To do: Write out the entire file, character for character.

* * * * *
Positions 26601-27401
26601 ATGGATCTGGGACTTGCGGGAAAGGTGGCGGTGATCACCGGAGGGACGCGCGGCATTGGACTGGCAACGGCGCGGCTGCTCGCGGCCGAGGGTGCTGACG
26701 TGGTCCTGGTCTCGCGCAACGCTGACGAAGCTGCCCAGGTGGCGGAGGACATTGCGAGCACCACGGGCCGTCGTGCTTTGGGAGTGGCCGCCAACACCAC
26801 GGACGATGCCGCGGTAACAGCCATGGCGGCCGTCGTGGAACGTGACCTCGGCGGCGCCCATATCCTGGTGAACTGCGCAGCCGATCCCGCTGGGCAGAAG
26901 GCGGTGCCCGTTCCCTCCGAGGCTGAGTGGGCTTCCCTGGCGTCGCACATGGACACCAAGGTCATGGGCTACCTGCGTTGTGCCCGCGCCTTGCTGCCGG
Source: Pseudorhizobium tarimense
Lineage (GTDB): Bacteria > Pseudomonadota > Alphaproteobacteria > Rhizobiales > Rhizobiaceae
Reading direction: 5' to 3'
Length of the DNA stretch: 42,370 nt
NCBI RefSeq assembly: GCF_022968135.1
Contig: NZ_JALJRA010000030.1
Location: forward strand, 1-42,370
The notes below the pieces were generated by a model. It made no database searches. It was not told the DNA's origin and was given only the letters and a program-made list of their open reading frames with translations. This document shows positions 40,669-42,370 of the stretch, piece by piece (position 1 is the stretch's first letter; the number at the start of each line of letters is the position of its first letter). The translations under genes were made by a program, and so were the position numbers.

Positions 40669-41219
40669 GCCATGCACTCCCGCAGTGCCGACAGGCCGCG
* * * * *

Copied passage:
Positions 26601-27401
26601 ATGGATCTGGGACTTGCGGGAAAGGTGGCGGTGATCACCGGAGGGACGCGCGGCATTGGACTGGCAACGGCGCGGCTGCTCGCGGCCGAGGGTGCTGACG
26701 TGGTCCTGGTCTCGCGCAACGCTGACGAAGCTGCCCAGGTGGCGGAGGACATTGCGAGCACCACGGGCCGTCGTGCTTTGGGAGTGGCCGCCAACACCAC
26801 GGACGATGCCGCGGTAACAGCCATGGCGGCCGTCGTGGAACGTGACCTCGGCGGCGCCCATATCCTGGTGAACTGCGCAGCCGATCCCGCTGGGCAGAAG
26901 GCGGTGCCCGTTCCCTCCGAGGCTGAGTGGGCTTCCCTGGCGTCGCACATGGACACCAAGGTCATGGGCTACCTGCGTTGTGCCCGCGCCTTGCTGCCGG
Source: Pseudorhizobium tarimense
Lineage (GTDB): Bacteria > Pseudomonadota > Alphaproteobacteria > Rhizobiales > Rhizobiaceae
Reading direction: 5' to 3'
Length of the DNA stretch: 42,370 nt
NCBI RefSeq assembly: GCF_022968135.1
Contig: NZ_JALJRA010000030.1
Location: forward strand, 1-42,370
The notes below the pieces were generated by a model. It made no database searches. It was not told the DNA's origin and was given only the letters and a program-made list of their open reading frames with translations. This document shows positions 40,669-42,370 of the stretch, piece by piece (position 1 is the stretch's first letter; the number at the start of each line of letters is the position of its first letter). The translations under genes were made by a program, and so were the position numbers.

Positions 40669-41219
40669 GCCATGCACTCCCGCAGTGCCGACAGGCCGCG